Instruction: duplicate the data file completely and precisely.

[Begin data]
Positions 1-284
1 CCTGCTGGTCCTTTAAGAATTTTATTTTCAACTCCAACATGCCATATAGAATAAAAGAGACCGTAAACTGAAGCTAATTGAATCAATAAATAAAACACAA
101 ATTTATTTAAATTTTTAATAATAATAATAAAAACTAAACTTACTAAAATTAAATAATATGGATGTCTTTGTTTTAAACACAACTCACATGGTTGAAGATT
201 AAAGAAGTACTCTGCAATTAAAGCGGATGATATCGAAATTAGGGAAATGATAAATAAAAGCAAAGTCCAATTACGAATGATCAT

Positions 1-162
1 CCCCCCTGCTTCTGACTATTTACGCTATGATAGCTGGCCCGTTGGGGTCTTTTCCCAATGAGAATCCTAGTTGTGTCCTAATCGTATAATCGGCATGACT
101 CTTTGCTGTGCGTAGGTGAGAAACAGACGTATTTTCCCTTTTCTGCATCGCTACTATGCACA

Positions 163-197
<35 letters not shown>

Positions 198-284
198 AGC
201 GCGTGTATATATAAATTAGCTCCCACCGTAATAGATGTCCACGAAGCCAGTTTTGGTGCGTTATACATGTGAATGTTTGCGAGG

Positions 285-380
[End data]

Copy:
Positions 1-284
1 CCTGCTGGTCCTTTAAGAATTTTATTTTCAACTCCAACATGCCATATAGAATAAAAGAGACCGTAAACTGAAGCTAATTGAATCAATAAATAAAACACAA
101 ATTTATTTAAATTTTTAATAATAATAATAAAAACTAAACTTACTAAAATTAAATAATATGGATGTCTTTGTTTTAAACACAACTCACATGGTTGAAGATT
201 AAAGAAGTACTCTGCAATTAAAGCGGATGATATCGAAATTAGGGAAATGATAAATAAAAGCAAAGTCCAATTACGAATGATCAT

Positions 1-162
1 CCCCCCTGCTTCTGACTATTTACGCTATGATAGCTGGCCCGTTGGGGTCTTTTCCCAATGAGAATCCTAGTTGTGTCCTAATCGTATAATCGGCATGACT
101 CTTTGCTGTGCGTAGGTGAGAAACAGACGTATTTTCCCTTTTCTGCATCGCTACTATGCACA

Positions 163-197
<35 letters not shown>

Positions 198-284
198 AGC
201 GCGTGTATATATAAATTAGCTCCCACCGTAATAGATGTCCACGAAGCCAGTTTTGGTGCGTTATACATGTGAATGTTTGCGAGG

Positions 285-380